Update: Ruth Moore’s memorial service will be held at Lincoln City Seventh Day Adventist Church 2335 NE 22, Lincoln City at 3pm Saturday, June 17. The memorial service will be available on facebook Livestream
From Ruth’s son Cary Moore:
The Queen of Lincoln City and her Irish Goodbye
“…Irish Goodbyes are the opposite of Irish welcomes. They are fast, quick and final. One moment you’re there, the next moment you’re in a speeding taxi.
So you see, Irish Goodbyes aren’t rude at all. They exist to spare you the anguish of separation. They’re actually deeply considerate. They’re also deeply practical. You just have to be Irish to understand how.” Cahir O’Doherty, Irishcentral.com
I have never met anyone like Ruth Moore and she happened to be my mom.
What was most striking to me at the end of her life was how thoroughly disinterested she was about her imminent death.
It was, as it turned out, her “Irish Goodbye.”
She was having trouble breathing on Tuesday morning when she finally agreed we (my wife Linda and I) needed to get her to the Emergency Room (ER).
As we made our way to the Newport ER I kept asking, “Hey mom, are you ok?” And each time she would say “Yes, I just need a little air.”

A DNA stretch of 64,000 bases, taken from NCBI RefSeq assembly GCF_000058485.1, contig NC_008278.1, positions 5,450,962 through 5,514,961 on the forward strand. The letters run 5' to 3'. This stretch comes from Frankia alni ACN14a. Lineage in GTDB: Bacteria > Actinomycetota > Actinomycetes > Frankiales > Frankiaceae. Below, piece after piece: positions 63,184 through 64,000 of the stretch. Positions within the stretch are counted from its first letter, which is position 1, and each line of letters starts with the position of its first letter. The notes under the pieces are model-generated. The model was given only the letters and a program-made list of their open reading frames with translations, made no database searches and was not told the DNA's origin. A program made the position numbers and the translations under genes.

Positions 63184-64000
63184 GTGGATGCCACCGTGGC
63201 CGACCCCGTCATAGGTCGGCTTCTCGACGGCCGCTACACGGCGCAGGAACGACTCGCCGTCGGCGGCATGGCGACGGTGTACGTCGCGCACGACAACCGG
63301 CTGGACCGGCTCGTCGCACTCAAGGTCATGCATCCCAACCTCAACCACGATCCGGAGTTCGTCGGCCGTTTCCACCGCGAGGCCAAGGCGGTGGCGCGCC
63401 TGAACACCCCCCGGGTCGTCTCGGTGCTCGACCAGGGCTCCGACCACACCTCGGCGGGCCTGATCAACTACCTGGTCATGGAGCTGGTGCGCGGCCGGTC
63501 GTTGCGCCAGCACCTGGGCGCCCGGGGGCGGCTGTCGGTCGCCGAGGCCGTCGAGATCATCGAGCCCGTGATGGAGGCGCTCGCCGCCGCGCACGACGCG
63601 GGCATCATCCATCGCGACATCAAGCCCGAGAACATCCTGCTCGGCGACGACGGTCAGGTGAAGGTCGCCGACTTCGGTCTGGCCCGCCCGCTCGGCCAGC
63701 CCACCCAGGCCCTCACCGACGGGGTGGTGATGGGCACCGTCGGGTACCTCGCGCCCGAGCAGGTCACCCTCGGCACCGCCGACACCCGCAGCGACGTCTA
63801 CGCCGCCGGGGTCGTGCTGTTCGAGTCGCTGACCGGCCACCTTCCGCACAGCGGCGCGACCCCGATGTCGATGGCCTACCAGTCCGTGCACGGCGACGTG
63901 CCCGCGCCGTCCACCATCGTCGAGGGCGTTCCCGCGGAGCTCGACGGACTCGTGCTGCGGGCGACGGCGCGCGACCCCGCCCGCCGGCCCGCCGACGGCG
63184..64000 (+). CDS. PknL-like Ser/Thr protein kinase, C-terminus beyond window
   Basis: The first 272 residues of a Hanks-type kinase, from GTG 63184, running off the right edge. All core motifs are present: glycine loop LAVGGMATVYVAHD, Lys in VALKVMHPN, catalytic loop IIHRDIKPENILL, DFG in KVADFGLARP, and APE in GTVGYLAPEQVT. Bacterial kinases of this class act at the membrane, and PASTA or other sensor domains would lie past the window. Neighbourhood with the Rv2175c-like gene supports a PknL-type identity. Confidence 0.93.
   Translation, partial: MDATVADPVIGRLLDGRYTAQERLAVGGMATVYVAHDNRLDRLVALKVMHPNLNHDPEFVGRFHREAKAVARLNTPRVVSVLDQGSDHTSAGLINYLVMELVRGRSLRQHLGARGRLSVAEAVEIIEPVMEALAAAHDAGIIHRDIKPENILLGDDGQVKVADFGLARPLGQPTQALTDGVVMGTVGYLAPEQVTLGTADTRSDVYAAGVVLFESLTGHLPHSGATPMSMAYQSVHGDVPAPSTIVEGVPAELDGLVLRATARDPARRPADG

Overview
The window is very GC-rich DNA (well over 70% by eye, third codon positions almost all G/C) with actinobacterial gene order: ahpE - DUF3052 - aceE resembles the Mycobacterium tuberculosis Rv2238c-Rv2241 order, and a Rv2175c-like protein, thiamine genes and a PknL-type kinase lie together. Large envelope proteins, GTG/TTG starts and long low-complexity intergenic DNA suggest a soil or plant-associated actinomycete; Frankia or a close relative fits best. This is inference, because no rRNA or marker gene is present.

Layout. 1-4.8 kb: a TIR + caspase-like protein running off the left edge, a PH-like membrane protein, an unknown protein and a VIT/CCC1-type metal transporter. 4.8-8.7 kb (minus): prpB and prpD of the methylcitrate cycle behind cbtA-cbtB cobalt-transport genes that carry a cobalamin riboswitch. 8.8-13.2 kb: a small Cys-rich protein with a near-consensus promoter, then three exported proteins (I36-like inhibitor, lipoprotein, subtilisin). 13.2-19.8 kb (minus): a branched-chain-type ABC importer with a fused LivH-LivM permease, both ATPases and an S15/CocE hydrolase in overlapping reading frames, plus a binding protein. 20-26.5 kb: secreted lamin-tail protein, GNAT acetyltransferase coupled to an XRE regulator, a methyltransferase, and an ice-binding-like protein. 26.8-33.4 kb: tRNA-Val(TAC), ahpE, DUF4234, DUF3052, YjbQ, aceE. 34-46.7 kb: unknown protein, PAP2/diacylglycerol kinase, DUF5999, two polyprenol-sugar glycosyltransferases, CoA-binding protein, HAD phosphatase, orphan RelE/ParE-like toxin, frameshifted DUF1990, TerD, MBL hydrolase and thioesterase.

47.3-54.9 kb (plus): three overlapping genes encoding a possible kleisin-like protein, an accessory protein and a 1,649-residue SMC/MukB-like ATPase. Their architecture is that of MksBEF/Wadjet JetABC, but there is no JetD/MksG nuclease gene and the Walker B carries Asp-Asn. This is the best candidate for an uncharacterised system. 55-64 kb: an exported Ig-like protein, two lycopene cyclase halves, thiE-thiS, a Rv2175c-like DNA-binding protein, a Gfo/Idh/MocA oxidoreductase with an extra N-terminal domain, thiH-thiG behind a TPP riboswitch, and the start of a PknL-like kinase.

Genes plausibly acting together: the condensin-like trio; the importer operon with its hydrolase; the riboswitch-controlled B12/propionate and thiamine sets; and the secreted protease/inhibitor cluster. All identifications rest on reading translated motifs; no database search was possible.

As we traveled south through Lincoln City she looked out the window of the car and said,
“Wow! Hilltop’s (restaurant) is busy.”
“Wow! Hilltop’s busy?” I thought, “She can hardly breathe and this is what’s on her mind?”
The answer was yes. And that was the beginning of her “Irish goodbye.”
Ruth was concerned about the business of life and living, not the unpleasantness of saying goodbye.
She enjoyed business and her gift shops. But what made her happiest were the thousands of people that she met and loved on over the years
Her gift shop was her home and there she was Queen. And that is why we called her the “Queen of Lincoln City”.
Upon arrival at the hospital the amazing staff began to hover about her. Her shortness of breath became more intense and the episodes became more frequent. The nurses and doctor moved quickly with purpose and urgency.
Soon the diagnosis was blood clots in her lungs and she did not have long to live.
Between the moments of fear and frustration about not being able to breathe, her attention turned elsewhere. Of one nurse she asked, “Where are you from”? Of another she commented “I like the streaks of color in your hair.” and they chatted a bit about little things like that that make life fun.
After her final struggle for air had subsided she turned to Linda and said, “Linda, you’ve lost weight.”
And in a moment Ruth was gone.
This was her Irish Goodbye; quick and to the point.
To the very end she enjoyed life and the living of it and when it was over, she decided how and when she would leave; whether we were ready for her to go or not. And we were not.
But she was, so she left the party.